When word about what was happening to the murals spread, Mr. Gaskin’s friends formed a nonprofit group — Team Franco — to save as much of his work as they can. They recently reached out to a few property owners with stores set to close or relocate. In letters written to the owners, they asked to be allowed to take the gates if they were going to be replaced. So far, there have been no responses.

“If push comes to shove, we’ll go knock on the doors,” said one of Mr. Gaskin’s longtime friends, Dana Harper, a retired police officer. Mr. Harper, who was raised in the Polo Grounds housing project in Northern Manhattan, used to patrol 125th Street. He said that with the businesses constantly changing hands, “people don’t have any community ties, and don’t understand the history of what Franco’s been doing there.”

“It’s unfortunate that Franco’s known throughout the world,” Mr. Harper added, “and people see him in Harlem and it’s kind of taken for granted.”

Part of the preservation push was prompted by a city ordinance that went into effect a year ago requiring some businesses to replace their solid roll-down gates with ones that are more see-through. “Mainly, they want to make it look like Fifth Avenue, because there’s white people here now,” Mr. Gaskin said, laughing softly.

Still, the community board that oversees 125th Street issued a resolution in support of efforts to preserve the murals that, the proclamation said, “have lifted the image of Harlem as a community.”

Mr. Gaskin’s friends plan to hold a petition drive to help save the remaining murals and will present the signatures to the City Council. Team Franco is working with local officials to secure a site in Harlem for a gallery to display the murals, and plans to hold fund-raisers.

Mr. Gaskin, who is divorced and has two children, was born in Panama and eventually moved to Harlem to live with his grandmother. He has used the same fifth-floor apartment as his studio for about 40 years. “I must bloom exactly where I was planted,” he said.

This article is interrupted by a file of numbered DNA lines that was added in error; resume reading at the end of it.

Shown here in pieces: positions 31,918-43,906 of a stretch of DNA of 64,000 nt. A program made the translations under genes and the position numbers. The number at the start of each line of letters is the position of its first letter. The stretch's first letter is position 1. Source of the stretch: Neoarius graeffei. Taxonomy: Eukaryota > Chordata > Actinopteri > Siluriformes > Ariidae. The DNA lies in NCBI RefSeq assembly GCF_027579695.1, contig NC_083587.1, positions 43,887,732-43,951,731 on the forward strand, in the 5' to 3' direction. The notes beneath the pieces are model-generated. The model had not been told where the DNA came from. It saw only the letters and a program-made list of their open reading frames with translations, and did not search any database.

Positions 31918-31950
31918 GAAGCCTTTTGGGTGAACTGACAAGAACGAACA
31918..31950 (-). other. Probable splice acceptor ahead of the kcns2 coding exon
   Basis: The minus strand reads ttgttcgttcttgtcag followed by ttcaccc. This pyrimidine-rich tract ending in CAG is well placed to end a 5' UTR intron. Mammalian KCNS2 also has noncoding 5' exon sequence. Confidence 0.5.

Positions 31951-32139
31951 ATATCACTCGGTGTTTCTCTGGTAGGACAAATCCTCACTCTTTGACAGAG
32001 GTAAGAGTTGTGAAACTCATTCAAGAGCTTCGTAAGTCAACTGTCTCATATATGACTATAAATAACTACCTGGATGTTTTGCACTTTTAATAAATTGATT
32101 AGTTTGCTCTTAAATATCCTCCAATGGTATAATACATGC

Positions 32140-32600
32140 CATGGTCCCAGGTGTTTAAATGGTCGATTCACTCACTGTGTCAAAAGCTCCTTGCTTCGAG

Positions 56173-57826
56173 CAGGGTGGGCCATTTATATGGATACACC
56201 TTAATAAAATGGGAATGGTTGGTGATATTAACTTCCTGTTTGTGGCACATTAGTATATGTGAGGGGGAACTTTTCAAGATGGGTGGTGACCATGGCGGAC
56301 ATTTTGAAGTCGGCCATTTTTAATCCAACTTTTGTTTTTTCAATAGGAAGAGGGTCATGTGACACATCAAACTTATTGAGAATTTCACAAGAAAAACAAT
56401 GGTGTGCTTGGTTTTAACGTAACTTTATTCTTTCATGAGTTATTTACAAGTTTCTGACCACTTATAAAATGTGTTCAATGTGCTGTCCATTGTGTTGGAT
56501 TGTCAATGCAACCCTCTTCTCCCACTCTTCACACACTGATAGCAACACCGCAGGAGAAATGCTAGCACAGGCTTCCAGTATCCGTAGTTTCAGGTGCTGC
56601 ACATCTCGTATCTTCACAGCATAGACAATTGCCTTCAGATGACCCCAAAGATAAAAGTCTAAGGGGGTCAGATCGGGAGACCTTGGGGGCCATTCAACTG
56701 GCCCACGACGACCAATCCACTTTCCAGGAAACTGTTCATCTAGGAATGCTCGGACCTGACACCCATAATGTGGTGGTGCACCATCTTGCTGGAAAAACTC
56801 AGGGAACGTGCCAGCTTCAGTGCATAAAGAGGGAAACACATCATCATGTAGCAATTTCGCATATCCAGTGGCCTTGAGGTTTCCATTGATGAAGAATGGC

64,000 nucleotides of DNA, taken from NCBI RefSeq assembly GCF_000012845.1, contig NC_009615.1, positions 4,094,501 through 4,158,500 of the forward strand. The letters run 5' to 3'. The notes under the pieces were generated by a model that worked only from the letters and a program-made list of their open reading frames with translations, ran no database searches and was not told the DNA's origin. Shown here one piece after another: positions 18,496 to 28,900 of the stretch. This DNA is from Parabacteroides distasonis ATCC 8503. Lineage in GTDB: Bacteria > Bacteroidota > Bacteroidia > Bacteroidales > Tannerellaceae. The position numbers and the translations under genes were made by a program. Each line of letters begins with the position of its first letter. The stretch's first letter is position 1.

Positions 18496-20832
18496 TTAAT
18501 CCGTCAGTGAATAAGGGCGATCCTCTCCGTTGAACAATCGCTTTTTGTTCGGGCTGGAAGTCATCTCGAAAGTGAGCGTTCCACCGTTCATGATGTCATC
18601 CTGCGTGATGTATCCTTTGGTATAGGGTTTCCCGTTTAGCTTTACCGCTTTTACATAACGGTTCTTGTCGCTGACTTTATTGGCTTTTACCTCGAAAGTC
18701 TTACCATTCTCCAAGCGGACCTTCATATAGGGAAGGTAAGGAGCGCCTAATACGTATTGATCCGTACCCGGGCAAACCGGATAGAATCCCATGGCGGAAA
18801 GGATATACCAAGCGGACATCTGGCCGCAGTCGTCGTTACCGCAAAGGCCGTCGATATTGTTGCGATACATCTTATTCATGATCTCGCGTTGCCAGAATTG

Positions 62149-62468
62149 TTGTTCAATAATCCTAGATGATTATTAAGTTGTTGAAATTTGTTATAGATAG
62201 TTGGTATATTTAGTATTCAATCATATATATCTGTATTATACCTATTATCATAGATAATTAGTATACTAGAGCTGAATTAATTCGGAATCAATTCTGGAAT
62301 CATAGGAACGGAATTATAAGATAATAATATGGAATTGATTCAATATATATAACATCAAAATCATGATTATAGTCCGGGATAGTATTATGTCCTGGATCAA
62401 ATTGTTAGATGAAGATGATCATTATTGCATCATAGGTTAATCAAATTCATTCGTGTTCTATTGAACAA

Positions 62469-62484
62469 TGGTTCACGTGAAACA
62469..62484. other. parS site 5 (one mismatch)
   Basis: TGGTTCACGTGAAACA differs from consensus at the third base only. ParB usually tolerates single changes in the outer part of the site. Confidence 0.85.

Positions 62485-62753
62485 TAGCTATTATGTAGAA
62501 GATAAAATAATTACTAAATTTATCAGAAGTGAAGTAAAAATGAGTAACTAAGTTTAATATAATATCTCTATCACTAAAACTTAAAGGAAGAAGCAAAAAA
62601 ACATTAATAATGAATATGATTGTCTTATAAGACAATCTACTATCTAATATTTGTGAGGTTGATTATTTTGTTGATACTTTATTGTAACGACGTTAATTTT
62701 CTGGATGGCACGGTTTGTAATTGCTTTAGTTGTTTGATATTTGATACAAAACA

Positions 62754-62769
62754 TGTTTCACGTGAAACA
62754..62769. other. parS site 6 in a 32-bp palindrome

For a short time, he worked as a magician, honing his skill at painting blindfolded. The experience helped him venture out of his shell after a childhood fall that had left him virtually mute. Mr. Gaskin soon became a full-time artist, painting murals in bars and churches.

His mural work began when a shopkeeper who owned a clothing store on 125th Street asked him one day to cover his graffiti-mired rollover gate with a painting. Mr. Gaskin left him with an image of a cherry-blossom tree. “And no one touched it,” he said.

Mr. Gaskin painted his storefront murals on Sundays when much of the strip was shuttered. He would leave his apartment at dawn and paint until dark. He did not charge anything for his efforts.

Tour buses in Harlem began to stop so that passengers could see his work, and fans begged for his autograph. Mr. Gaskin would greet some of his female fans by hugging them and lifting them up off the ground. Some started calling 125th Street Franco’s Boulevard and calling him the Picasso of Harlem.

“When that strip was abandoned, except for maybe the rats, he saw those gates as a place to create beauty,” said Bill Perkins, a state senator from Harlem. “In doing so, he gets credit for helping in the turnaround of Harlem.”

The storefront artwork brought fame beyond Harlem — Mr. Gaskin has painted murals in Africa, China, France and Japan.

Although time has wrought ruin on his murals, Mr. Gaskin still gets up early on Sundays to greet tourists along 125th Street. He sells bejeweled shopping bags, Harlem umbrellas, limited-edition prints and remaining posters of Franco the Great. “He can’t do it like he used to,” Mr. Harper said. “But if he sees a little woman he’ll still try to pick her up.”